TCS Daily has an article that points out how a lot of Americans already belong to a socialized medical system.

Their article points out that a lot of people get Medicaid, or Medicare, and that even “private” insurance is subsidized by the government, which allows companies a tax write off for helping employees get medical care.

By using the “private” sector as the template for medicine, it encourages high cost, since there is little to discourage people from using the system: they don’t have to wait, they can see specialists for things a Family Doctor used to do in their office, etc.

TCS is a libertarian blog, oriented toward economics, so you might want to read their analysis.

But as a doctor, I myself have worked in one of America’s “socialized” medical systems. Never heard of them? Well, because most aren’t there any more.

In the past, poor people went to city hospitals for care, often by medical students. Long waits in clinics, few comforts.
Medicaid changed that: now if you saw people for free, and didn’t bill, you could be charged for Medicare fraud, since you didn’t see Medicare patients for free. And the paper work price went up, and if you filed with one wrong code, you didn’t get paid.
Sigh.

But the Federal Government used to have a monopolistic type of socialized medicine for certain populations in the past, and still runs them. I am talking about the Military Hospitals, the VA, and the Public Health Service Hospitals. (PHS).
I’ve worked on and off for the Public Health Service for thirty years. Since Jimmy Carter closed the PHS Hospitals that cared for sailors/merchant Marine, these hospitals now are mainly on Indian reservations. The PHS expanded into the Indian reservations due to the high death rate there, and these hospitals are often in isolated areas and hard to recruit staff. In the past, doctors were drafted, and could choose to do their time at an IHS hospital rather than with the military. That too has changed, and most doctors now are the young and enthusiastic, the missionary types like myself, and the older docs looking for a way to practice without signing their life over to an HMO.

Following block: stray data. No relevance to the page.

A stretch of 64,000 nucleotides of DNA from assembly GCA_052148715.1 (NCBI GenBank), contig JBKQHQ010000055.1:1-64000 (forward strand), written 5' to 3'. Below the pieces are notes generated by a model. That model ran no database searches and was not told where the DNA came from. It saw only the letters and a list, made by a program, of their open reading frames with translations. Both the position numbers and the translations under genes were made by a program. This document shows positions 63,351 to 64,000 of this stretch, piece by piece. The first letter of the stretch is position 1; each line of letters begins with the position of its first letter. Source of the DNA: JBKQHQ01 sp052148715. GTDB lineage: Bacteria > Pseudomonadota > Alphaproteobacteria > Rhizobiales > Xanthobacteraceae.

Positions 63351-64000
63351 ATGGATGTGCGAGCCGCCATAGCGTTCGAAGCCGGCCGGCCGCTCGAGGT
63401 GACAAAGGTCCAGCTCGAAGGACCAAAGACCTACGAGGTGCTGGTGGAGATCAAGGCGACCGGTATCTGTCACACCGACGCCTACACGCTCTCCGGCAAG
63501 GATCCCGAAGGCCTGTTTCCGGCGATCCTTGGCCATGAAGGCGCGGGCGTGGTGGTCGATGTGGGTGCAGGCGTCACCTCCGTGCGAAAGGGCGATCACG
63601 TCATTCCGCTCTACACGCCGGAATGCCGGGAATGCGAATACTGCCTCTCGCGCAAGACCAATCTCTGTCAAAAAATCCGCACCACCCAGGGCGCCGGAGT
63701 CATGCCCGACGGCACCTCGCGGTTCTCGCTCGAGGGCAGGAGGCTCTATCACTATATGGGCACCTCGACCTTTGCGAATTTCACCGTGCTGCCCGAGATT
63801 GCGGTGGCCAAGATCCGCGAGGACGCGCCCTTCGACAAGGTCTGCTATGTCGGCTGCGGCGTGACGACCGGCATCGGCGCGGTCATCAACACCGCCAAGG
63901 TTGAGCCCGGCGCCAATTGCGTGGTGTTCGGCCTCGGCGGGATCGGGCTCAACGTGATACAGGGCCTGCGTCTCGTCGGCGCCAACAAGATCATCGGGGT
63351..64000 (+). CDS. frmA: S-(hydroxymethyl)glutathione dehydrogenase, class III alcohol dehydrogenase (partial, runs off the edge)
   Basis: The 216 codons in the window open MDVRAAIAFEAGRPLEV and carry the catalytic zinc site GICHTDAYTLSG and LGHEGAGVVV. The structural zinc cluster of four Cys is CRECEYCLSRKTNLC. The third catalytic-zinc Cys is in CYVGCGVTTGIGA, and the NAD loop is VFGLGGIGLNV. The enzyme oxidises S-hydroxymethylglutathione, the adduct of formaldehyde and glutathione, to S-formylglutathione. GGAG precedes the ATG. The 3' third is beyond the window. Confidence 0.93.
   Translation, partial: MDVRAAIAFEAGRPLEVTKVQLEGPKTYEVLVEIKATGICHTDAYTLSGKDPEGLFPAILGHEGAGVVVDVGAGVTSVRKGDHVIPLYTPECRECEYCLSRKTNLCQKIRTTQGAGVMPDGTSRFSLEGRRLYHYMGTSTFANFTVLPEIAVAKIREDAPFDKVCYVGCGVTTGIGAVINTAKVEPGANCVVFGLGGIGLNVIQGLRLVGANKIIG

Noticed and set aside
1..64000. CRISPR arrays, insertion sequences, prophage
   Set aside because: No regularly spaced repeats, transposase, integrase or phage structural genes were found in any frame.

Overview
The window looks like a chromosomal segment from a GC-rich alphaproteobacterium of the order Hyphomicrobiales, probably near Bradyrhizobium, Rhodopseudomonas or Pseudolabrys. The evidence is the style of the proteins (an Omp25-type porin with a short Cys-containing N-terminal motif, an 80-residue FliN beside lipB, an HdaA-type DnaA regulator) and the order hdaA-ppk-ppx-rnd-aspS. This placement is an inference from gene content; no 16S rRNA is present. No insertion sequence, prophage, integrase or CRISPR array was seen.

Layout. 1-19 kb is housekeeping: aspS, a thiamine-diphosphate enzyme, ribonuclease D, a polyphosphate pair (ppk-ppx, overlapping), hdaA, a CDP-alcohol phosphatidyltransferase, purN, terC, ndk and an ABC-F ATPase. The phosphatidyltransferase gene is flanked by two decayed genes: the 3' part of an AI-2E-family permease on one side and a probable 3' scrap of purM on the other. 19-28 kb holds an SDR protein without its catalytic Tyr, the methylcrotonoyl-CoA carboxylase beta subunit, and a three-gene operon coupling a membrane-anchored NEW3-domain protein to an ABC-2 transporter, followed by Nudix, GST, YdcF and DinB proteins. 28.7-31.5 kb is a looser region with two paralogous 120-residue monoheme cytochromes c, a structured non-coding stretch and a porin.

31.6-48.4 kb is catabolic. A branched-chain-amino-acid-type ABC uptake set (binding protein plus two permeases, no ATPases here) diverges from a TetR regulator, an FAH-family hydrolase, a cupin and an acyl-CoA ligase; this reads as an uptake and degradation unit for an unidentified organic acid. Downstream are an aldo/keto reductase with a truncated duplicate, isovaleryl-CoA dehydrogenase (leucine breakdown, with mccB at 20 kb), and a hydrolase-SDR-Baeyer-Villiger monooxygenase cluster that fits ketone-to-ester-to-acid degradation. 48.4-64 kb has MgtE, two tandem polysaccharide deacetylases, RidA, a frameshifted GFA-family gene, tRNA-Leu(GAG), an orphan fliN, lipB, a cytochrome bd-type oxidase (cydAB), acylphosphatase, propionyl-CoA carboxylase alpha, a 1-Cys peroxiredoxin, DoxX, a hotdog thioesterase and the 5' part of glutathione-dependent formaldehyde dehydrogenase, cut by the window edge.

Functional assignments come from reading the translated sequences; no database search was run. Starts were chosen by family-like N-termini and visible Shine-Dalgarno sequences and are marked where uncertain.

The good thing about these clinics is that people get free care, including free medicine. Specialty clinics and basic specialists are often part of the staff, or available at a nearby hospital in the sytem. Often there are nurse educators, dieticians, and physical therapists.
The bad thing is the rigidity of the system. All cases are prioritized.

The bad news is it takes forever to fix things or upgrade things or hire new staff. Remember Walter Reed? It was a dump because they were going to close it, and when they kept it open they “made do” with the old facility because the paper work to get money to spruce it up would take a years.

Nowadays, the availability of Medicare, Medicaid and the fact that some tribes that are using their casino money to make private insurance available to their people have improved matters. There are loopholes, and if nothing else works, you just get care at a local emergency room and ignore the bill collector.